Cameron’s former First National Bank getting marker

Historical building ceremony 10 a.m. Thursday

CAMERON—The Texas Historical Commission (THC) has recognized the former First National Bank of Cameron building as a significant part of Texas history by awarding it an Official Texas Historical Marker. The designation honors the building, which is now home of Classic Bank, as an important and educational part of local history.

A dedication ceremony to commemorate the event will be held at 10 a.m. Thursday, May 5 at the bank, 102 S. Houston in Cameron.

First National Bank of Cameron, organized in 1889, was one of the first banks in Texas to be chartered. It was preceded by two private banks, the Buckholts Exchange Commission, a small frontier deposit office which failed in 1892, and the Milam County Bank which was a victim of the Panic of 1892.

Through the years the bank has been stable and solid and has been of great benefit to Milam County. The bank has enjoyed strong leadership. For the past sixty three years, three generations of the Williams family have provided strong leadership for the institution. Because of this and other effective leadership, the bank remains today a solid, influential financial institution.

Representing the Texas Historical Commission for this occasion will be Bratten Thomason, director of the Division of History for the Texas Historical Commission, Geri Burnett, chair of the Milam County Historical Commission, Jackie Thornton, marker chair of the Commission and bank president Ricky Williams.

“The Official Texas Historical Marker program helps bring attention to community treasures and the importance of their preservation,” said Mark Wolfe, executive director of the THC. “Awareness and education are among the best ways to guarantee the preservation of our state’s history. This designation is a tool that will increase public awareness of important cultural resources,” Wolfe said.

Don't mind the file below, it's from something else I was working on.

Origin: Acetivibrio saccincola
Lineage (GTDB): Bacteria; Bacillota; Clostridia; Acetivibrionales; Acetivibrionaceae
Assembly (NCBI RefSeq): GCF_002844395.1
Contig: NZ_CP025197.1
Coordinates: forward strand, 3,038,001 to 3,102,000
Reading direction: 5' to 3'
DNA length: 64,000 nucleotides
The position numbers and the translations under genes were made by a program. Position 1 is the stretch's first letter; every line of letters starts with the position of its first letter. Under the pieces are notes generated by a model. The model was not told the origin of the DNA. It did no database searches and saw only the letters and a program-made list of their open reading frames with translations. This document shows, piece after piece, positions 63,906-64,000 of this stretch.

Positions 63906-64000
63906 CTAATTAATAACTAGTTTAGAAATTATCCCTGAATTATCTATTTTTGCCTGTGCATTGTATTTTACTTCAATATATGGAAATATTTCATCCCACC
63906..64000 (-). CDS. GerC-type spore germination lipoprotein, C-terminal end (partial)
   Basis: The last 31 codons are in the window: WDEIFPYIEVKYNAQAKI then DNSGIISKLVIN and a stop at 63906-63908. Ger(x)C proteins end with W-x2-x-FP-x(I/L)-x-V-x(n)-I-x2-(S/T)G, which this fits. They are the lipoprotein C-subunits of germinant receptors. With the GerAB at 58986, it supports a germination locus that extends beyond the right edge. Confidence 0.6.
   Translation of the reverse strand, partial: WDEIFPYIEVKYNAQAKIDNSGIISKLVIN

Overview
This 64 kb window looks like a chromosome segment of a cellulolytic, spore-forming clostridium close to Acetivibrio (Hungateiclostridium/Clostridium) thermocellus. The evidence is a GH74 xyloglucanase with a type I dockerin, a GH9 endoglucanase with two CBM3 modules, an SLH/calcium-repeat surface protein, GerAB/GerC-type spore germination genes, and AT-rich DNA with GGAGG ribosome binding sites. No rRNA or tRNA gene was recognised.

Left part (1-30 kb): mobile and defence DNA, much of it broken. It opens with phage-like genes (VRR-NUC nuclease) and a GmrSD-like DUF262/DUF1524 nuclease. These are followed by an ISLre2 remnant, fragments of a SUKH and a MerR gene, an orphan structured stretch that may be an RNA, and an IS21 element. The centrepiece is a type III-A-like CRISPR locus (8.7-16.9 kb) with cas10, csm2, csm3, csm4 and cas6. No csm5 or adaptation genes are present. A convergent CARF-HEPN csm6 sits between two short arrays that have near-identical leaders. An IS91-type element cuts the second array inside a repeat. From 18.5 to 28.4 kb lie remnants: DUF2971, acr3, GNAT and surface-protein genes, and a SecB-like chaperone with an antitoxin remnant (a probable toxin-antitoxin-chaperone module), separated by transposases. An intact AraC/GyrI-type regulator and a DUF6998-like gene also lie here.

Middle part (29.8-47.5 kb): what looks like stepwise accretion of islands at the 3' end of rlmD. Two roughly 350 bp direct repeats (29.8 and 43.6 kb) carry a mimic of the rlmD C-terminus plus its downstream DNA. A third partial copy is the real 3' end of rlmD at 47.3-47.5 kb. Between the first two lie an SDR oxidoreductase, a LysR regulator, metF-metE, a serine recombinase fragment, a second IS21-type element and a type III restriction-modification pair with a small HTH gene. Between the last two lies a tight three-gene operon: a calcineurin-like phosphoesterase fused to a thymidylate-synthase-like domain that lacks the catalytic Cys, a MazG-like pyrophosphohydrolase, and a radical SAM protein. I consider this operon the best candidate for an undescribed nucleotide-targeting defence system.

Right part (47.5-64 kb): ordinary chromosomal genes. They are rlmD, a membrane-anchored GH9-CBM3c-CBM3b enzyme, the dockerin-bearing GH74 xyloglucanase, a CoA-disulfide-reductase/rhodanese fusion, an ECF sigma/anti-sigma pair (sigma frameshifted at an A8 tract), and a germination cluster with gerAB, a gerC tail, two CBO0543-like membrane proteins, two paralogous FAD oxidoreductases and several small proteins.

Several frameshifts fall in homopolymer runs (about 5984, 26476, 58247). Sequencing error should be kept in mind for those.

A subject qualifies for a marker if two basic criteria are met: historical significance and age. Historical significance is established by reviewing its role and importance in local history, and the age requirement depends on the topic. The THC’s Official Texas Marker Policies are outlined in the Official Texas Historical Marker Guidelines and Application Form, which may be obtained by contacting the History Programs Division, Texas Historical Commission, at 512-463-5853 or visiting the web site at

There are two types of Texas Historical Markers. Subject markers are posted solely for educational awareness and awarded more frequently than the Recorded Texas Historic Landmark (RTHL), which is a legal designation for historic structures and comes with a measure of protection. Unlike subject markers, the RTHL must also meet a third criterion—architectural integrity.

Texas has the largest marker program in the United States with approximately 12,000 markers. Seventeen states have used the Texas program as a model; the THC reviews more than 200 marker applications each year.

The Texas Historical Commission is the state agency for historic preservation. The agency administers a variety of programs to preserve the archeological, historical and cultural resources of Texas.

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